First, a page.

Around 90 km away from Madurai, in a little known town called Kamuthi, Tamil Nadu, rises a structure that has the potential to be monumental in its own way.
As the bird flies, the sight of 2.5 million solar modules spread over 2,500 acres of land depicts an ambitious display of the finest solar technology in a remote, agrarian and a non-industrial town like Kamuthi, Tamil Nadu. Leaving aside engineering, procurement, project management and site construction a challenge, building a 648 MW structure in a single location was indeed an unimaginable task to accomplish.
While racing towards a tight deadline, even when Mother Nature decided to throw in a few surprises, the 8,500 pairs of hands were in no mood to let anything eclipse their progress. These personnel worked hard day and night on the herculean task of installing upto 11 MW or 40,000 solar modules every day to set up the plant in the stipulated time.
In 2016, the Adani Group commissioned the world's largest solar plant in a single location, a strong contribution to India's goal of 100 GW of solar power by 2020. Built in Kamuthi, 90 km from Madurai, the Adani solar project surpasses the California-based Topaz Solar farm which has a capacity of 550 MW and completed in about three years. The massive 648 MW Adani solar project, contributes to the country's renewable energy vision, with the overall aim of diversifying the energy mix to meet growing demand, while minimising environmental impact. Strategically, for such mega size solar structure, it demands a huge patch of land, good solar radiation and the proximity with port for logistic purposes. Luck prevails, all these were found at one single location-Kamuthi.
The plant, spread over 2,500 acres, enables clean power supply for around 150,000 households, based on an average national per capita consumption, and accounts for about 10 per cent of India's solar power output. The plant is part of the state government's ambitious yet highly achievable target of generating 3,000 MW as per its new solar energy policy unveiled in 2012. The company sourced equipment and machinery from various parts of the world to set up the entire 648 MW within a record time of eight months.
The massive plant comprises of 3.80 lakh foundations, 25 lakh solar modules, 576 nos of inverters, and 154 nos of transformers. The entire plant was completed and was ready to generate the promised 648 MW of clean and green energy by March 2016, however, due to non-availability of grid connectivity, only 360 MW could be commissioned.
The entire 648 MW is now connected through the Kamuthi 400 kV sub-station of TANTRANSCO making the plant the world's largest solar power plant at a single location.
During the construction period Adani officials had to supervise the simple yet a critical process.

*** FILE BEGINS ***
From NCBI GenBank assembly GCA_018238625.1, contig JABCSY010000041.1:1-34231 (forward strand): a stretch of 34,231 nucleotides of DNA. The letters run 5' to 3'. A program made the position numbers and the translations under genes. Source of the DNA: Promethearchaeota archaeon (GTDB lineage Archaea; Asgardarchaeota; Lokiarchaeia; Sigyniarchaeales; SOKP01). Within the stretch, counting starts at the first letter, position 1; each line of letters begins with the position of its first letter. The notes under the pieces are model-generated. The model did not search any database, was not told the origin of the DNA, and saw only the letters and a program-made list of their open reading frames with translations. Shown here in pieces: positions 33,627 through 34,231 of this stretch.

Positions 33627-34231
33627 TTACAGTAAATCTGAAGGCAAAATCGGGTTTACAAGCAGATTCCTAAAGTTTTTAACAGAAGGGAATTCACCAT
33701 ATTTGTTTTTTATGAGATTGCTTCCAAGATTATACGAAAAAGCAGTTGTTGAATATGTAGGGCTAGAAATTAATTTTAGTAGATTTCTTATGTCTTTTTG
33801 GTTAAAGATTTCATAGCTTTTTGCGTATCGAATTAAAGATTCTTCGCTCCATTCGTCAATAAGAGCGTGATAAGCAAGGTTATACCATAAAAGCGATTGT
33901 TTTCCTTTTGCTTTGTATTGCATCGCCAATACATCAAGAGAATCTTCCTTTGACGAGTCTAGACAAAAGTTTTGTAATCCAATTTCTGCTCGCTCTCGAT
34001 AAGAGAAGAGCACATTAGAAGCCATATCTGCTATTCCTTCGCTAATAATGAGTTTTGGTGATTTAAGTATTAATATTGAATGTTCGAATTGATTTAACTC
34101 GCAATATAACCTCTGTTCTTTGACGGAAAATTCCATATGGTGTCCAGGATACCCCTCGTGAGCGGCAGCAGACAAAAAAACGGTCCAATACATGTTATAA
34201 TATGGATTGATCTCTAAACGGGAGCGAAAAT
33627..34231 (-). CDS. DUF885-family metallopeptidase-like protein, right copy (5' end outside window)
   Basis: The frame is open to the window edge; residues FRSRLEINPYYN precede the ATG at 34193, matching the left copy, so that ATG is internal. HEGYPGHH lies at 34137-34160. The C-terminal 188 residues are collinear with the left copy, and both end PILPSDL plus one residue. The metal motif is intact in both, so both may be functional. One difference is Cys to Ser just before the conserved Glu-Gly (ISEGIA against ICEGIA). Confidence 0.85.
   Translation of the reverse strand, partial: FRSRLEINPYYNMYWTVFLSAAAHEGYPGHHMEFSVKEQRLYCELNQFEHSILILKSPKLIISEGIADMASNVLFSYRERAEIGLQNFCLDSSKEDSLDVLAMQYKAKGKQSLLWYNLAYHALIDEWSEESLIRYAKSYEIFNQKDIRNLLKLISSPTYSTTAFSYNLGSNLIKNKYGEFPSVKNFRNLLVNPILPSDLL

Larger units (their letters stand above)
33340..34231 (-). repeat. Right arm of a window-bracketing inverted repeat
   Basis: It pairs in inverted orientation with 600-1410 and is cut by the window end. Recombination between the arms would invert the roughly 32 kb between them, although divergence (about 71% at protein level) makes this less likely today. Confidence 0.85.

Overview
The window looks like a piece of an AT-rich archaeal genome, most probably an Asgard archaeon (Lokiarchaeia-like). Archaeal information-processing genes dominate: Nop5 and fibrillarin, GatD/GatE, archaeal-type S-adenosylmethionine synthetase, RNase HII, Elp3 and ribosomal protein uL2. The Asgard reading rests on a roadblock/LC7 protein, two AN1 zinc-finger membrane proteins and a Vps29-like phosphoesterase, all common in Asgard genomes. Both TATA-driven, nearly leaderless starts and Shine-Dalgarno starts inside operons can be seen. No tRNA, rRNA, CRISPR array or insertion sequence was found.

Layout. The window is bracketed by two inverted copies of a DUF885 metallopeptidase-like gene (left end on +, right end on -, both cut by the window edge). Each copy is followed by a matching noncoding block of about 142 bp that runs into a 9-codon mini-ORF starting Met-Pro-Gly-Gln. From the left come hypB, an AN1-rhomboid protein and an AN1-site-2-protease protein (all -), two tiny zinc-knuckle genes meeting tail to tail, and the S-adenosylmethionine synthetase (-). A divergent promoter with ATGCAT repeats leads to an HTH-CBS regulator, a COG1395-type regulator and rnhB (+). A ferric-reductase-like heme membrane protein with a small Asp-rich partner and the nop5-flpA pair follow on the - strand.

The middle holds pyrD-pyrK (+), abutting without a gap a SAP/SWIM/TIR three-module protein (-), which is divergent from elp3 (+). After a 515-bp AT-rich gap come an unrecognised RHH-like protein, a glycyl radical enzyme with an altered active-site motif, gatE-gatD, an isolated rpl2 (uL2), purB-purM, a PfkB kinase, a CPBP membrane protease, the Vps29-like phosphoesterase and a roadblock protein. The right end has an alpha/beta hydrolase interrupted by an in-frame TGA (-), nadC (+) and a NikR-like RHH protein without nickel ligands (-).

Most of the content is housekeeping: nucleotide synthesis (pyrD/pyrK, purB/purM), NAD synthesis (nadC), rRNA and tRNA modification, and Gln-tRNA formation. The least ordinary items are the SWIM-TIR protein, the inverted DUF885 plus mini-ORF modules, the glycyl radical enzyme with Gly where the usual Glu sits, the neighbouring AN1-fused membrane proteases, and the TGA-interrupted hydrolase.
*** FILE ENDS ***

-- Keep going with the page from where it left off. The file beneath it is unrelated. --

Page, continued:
The quality management team had to ensure piles erected pass a pull out test. A pressure of 1,200 kg/sq cm is applied to the pile. And if it stays put, it passes the pull out test, an indication that the pile can survive high wind speed and any other force of nature. Eventually, 25 lakh solar modules were to rest easy on galvanised steel. Around 30,000 MT of galavanised steel were used - one can construct more than four Eiffel Towers with that much steel.
The panels alone occupy an area of 1,270 acres of land, equivalent to 470 football fields. The module mounting structures (MMS) have been grouped into tables with specific capacity i.e. one table can generate almost 50 kW of electricity. The amount of metal that was used to make these piles, tables and towers is mind boggling.
The entire 648 MW of plant is made up of clusters of modules of 4-5 MW each. Inverters are linked to these solar modules. Here, around 144 pre-engineered buildings are made just to house the 576 inverters required for this plant. All this would require a lot of cabling. Wires of different shapes and thickness are connecting the dots in this massive solar puzzle. Almost 7,700 km long! These cables can run all the way from New Delhi to Perth in Australia.
Meanwhile, if it is not a cloudy or rainy day, electricity generation can take a hit if modules are dusty. Luckily, solar power plants are relatively easy to maintain. An average photovoltaic cell may last 25 years if it is regularly cleaned. In Kamuthi, what would otherwise a manual and water intensive job is now being mechanized with state-of-the-art robotic technology from Israel. Here, waterless clean technology is a game changer semi-urban dry region like Kamuthi where it is a scare resource. The robotic solar power cleaning system uses soft micro-fibre on wheels that push dust off the modules. The robotic systems can be remotely monitored, managed and controlled.